Art created in North America includes objects made by native cultures of the present-day United States and Canada; paintings and decorative arts produced during colonial times; 18th- and 19th-century masterpieces; and the work of contemporary artists and photographers.
34 1/2 x 39 1/4 x 22 inches
The Bayou Bend Collection
Gift of Miss Ima Hogg
Capital of the Rhode Island colony, Newport was an active center for
coastal commerce. Its cabinet industry benefited from the town’s shipping interests—her artisans producing furniture for local consumption, as well
as export. In time, two families, the Townsends and the Goddards, came to dominate the trade.
Displayed in the Drawing Room at Bayou Bend, this splendid bureau table is recognized as one of the most brilliant renditions of the Newport block-front—a design consisting of a recessed center panel flanked by two raised panels topped by gracefully carved shells. It is generally acknowledged as the most original design achievement to emanate from colonial America. This example is believed to have been made for Samuel Vernon, a prominent merchant, and was intended to store jewelry, buckles, combs, and brushes, with the kneehole cupboard housing a wig stand.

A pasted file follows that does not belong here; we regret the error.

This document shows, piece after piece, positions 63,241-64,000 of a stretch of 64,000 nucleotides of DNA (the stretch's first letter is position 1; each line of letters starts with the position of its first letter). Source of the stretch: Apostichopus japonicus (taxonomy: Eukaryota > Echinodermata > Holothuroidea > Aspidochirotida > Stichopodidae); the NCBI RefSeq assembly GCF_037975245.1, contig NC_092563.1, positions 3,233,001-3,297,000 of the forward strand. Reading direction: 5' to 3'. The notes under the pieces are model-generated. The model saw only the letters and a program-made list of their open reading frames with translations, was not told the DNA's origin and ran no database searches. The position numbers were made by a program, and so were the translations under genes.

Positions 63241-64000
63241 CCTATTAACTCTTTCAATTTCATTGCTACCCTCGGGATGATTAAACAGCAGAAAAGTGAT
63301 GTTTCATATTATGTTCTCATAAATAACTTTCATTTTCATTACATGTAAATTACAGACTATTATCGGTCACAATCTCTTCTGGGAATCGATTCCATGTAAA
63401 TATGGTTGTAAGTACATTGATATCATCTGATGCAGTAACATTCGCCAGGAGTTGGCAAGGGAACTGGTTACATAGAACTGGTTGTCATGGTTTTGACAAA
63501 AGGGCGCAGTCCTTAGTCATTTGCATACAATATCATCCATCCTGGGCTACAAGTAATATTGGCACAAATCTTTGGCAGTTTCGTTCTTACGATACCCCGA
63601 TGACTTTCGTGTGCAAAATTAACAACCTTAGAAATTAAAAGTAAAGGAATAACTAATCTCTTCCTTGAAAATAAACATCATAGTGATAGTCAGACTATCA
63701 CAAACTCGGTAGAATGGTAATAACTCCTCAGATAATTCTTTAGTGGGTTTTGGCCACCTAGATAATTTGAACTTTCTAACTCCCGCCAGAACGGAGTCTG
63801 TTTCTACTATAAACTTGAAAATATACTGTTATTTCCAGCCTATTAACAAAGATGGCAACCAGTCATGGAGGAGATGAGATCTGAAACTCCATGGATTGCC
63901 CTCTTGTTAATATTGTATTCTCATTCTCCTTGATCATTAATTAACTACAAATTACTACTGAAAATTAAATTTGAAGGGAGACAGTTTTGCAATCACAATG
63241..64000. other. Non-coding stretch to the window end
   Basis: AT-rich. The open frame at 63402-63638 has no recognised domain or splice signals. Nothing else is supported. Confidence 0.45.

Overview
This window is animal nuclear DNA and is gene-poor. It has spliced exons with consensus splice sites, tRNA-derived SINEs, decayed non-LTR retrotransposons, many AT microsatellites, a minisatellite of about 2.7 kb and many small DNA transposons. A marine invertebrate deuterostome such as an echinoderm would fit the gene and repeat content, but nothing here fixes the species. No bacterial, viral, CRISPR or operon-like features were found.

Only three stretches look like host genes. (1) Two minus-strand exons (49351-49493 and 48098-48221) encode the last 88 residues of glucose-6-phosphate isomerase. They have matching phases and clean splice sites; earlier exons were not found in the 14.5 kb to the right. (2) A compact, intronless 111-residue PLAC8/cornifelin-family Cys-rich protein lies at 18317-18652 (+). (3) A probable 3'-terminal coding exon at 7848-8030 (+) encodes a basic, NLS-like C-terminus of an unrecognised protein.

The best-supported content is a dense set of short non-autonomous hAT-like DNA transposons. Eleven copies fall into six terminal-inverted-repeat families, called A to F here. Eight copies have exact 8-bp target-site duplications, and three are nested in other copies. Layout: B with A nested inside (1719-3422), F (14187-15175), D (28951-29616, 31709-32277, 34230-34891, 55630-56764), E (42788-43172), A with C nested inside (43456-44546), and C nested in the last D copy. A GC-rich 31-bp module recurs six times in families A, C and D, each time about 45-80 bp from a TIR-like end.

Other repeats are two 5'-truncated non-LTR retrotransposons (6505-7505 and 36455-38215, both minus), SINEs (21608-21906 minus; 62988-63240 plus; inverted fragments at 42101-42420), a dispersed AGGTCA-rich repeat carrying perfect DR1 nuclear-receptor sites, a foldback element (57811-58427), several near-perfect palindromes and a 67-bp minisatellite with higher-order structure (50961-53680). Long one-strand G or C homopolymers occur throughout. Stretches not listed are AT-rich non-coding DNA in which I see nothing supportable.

The museum’s table is confidently attributed to John Townsend who,
during the course of his lengthy career, signed or labeled more than thirty pieces of furniture, a number far greater than that of any other colonial cabinetmaker. This unparalleled body of documented work makes it possible to identify his cabinetry with a high degree of certainty. As such, Townsend’s furniture chronicles the maker’s rise to become one of America’s premier master craftsmen.